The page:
That’s right ladies, take it in:
And, a rockin’ 70’s bowl haircut. Like Captain & Tennille:
But far more Tennille than Captain. (And just in case anyone felt the same – Captain sure was giving me a creepy serial killer vibe in this pic … Staring at me with those beady eyes … *shiver* )
Our neighbor was a lot of fun, though, and he offered us up some great wine (real easy way to win us over – works every time!). We shared a glass with him, toasted the sunset and shut her down for the night.
6 thoughts on “May 4, 2013 – A Little TLC”
Snore… oh, are you done? Hey, they can’t all be about last minute anchor saves when the engine dies can they? Tour of downtown Apalachicola. I think that is on the list of the top 250,000 things to do before you die. Alrighty then he said conjuring up his best Jim Carey Ace Ventura voice and look. Since I’m in the mood to be obnoxious (which is kinda my general nature), nextly, I would call that a ship’s wheel that’s hanging in the pub rather than a helm just to be most correct, and really stoke your coals. Now look at me picking a semantics battle with a lawyer. I just aint ben lernt no better. This should be fun, so, bring your case counselor! So, how’s that for an opener? Love the shot of the old broken down relic. I mean the boat, not George what’s his face. You know though, I really liked him (George, not the boat) in Zoro, the Gay Blade (always with the giving my money to the peoples). I don’t know why, but I always want to know the back story on all the old abandoned vessels I see that are slowly decaying into the swamp, bayou, along the river bank or even right in the middle of the marina where they are moored. In most cases, they aren’t even any longer moored, but have long escaped the worn mooring lines and settled on the bottom to become the lair of some marine creatures, while slowly leaking the remnants of their vital fluids into the water with each tidal cycle like the tears of a dying marine mammal (too much??). They await the next major storm to give them a last breath of life and push them or some of their parts into the middle of the channel in an attempt to snare some other unsuspecting vessel in a game of death tag to follow it in its ignominious fate. You just know there were some grand times on that old cruiser (sigh) (the boat, and George). It’s amazing how many abandoned vessels there are out there. Left behind like a small child’s beach toys strewn haphazardly on the strand after the day’s fun. Alright, enough sentimental clap trap. How ’bout some trivia? Did you know that Toni Tennille sang the background vocals on Pink Floyd’s Dark Side of the Moon album? Man, that brings back some beer fogged memories (sigh again). As for the creepy serial killer look, I think that was just the look of the 70’s. Love, Love will keep us together, think of me babe whenever….. Now try to get that out of your head. hahahahah. When you wet yourself, I’ll stop.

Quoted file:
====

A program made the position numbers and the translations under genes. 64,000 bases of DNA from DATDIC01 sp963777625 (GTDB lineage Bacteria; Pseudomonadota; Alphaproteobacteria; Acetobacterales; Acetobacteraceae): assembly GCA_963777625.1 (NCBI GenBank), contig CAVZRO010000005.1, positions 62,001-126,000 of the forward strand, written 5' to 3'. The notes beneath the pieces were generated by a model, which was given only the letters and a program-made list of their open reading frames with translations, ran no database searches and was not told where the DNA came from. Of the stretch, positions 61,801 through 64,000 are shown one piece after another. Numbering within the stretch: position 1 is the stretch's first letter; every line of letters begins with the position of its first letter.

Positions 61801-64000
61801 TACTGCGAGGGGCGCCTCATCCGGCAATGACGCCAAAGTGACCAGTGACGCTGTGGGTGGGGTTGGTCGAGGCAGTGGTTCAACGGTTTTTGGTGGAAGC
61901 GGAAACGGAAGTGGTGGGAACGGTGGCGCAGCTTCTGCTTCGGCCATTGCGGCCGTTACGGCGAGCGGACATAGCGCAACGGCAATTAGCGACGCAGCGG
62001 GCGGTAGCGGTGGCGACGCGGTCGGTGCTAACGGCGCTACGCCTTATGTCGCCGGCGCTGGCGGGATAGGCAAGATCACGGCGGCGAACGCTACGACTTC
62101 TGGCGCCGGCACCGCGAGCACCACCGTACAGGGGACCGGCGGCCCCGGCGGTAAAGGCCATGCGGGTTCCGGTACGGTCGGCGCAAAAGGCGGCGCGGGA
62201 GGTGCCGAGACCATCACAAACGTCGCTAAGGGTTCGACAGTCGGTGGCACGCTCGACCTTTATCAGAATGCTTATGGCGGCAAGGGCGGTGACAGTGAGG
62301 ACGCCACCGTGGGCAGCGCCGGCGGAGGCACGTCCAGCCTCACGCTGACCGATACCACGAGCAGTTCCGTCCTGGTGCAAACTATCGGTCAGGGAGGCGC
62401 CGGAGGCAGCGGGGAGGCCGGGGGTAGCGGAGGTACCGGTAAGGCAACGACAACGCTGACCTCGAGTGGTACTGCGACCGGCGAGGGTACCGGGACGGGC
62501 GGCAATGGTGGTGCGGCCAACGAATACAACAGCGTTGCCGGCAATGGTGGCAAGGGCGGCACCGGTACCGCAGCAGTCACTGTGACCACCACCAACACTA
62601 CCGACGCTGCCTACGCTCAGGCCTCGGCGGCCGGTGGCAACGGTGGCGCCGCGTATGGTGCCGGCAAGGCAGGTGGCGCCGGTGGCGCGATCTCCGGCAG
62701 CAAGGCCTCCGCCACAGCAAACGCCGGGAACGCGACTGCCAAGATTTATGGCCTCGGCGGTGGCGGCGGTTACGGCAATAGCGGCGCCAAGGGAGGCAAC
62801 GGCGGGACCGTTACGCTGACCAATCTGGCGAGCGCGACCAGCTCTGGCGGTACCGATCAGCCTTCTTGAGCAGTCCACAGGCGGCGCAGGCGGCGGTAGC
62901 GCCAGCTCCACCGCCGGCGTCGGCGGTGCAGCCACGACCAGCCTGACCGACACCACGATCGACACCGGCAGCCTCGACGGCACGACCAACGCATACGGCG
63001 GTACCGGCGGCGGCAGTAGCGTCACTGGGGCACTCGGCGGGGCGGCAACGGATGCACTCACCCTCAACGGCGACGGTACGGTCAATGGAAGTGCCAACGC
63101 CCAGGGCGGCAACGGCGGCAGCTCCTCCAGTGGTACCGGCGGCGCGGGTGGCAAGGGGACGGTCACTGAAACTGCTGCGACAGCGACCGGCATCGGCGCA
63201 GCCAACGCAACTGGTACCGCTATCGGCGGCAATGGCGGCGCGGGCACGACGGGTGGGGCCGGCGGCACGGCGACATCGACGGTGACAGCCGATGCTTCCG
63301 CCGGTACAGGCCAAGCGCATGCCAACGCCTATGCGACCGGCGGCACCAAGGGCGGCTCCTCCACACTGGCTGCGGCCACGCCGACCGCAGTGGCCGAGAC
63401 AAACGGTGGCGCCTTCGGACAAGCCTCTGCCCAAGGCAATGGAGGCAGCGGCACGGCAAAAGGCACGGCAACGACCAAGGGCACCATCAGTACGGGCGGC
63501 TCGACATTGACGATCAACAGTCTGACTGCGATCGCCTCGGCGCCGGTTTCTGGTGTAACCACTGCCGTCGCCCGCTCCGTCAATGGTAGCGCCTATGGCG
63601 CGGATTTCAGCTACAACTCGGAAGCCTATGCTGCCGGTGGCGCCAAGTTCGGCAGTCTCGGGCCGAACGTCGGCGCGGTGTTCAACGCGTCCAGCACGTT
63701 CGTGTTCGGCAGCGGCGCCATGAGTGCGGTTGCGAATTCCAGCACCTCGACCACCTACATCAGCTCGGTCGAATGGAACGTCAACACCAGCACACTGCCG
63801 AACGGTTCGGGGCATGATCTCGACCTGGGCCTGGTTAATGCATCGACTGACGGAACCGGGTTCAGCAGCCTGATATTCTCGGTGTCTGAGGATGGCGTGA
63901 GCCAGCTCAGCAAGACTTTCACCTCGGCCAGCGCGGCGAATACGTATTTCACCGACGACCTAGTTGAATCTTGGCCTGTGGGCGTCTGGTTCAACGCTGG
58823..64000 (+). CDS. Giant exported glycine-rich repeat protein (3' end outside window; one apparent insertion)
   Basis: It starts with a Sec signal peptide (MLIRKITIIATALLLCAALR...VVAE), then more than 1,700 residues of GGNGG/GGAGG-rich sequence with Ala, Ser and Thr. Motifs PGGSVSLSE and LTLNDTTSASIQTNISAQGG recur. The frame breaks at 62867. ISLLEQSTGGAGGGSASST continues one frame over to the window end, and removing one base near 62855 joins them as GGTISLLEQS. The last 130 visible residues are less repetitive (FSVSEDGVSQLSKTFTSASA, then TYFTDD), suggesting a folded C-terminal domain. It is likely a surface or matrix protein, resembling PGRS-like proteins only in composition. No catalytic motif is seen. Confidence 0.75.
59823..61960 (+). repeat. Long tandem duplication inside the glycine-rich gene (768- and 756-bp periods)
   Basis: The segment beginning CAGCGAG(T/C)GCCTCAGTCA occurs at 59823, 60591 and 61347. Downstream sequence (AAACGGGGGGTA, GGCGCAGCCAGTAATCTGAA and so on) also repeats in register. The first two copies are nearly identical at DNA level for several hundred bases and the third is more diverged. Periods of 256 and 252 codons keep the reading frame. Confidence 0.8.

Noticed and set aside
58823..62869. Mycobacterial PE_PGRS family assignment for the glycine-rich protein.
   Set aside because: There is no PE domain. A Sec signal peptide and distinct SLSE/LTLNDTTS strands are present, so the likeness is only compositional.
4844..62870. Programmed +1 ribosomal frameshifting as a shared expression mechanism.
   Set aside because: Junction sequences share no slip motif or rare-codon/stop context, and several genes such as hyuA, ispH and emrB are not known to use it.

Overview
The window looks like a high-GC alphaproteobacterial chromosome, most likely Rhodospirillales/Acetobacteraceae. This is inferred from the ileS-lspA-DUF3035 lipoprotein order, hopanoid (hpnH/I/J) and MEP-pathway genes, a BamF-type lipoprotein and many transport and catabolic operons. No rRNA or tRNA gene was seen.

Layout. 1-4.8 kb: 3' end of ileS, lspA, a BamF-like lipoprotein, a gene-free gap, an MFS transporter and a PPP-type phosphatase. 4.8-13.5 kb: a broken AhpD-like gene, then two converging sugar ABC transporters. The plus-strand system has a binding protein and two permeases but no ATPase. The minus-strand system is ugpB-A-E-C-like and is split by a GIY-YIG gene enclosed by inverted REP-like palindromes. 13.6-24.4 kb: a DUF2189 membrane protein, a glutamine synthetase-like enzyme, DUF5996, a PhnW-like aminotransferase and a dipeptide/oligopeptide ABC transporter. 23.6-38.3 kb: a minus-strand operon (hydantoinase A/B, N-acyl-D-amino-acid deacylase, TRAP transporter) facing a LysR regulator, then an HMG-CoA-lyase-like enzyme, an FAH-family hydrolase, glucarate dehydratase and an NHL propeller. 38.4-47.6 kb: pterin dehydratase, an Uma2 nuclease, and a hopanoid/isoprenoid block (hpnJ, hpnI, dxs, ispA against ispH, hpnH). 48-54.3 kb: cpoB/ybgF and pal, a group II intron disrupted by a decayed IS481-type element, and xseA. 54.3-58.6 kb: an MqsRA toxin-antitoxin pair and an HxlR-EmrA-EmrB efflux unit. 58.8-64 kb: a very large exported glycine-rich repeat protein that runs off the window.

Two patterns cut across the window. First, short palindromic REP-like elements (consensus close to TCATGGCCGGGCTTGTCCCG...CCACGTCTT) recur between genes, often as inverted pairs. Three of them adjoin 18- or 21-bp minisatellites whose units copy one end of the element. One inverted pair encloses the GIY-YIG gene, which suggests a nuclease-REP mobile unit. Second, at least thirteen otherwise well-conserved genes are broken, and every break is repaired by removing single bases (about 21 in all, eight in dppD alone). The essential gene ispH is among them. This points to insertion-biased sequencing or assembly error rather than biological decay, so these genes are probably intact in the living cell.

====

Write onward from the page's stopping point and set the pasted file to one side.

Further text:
Snore … are YOU done? I’m going to have to put a word limit on your currently unfettered comment “approval” status. (I can you know). I think you need your own blog for this lovely “obnoxious” banter. I did love the Tennille trivia, though. Very interesting (and telling of your age). Ha!
Me, boring? We know that isn’t true. Okay, so self-imposed restriction to keep comments to less than 250 words? But it’s a direct reflection on you. the better you write, the better I write. Maybe in this case it was the inverse (just kidding, it was good. Sparked my writing engine.) You wouldn’t put a limit on the new Harper Lee, or Faulkner, or Winston Groom would you? Yeah, I’m old(er). If I’d been in Apalachicola, I’d have been the one following Phillip around (it’s kind of what I’m doing in the blog isn’t it?) Maybe I do need my own blog… See you on the dark side of the moon. Ooooh. appox. 140 word count…it’s going to be tough.
When are you going to start your own blog so I can leave perfectly-crafted, 140-word-count comments?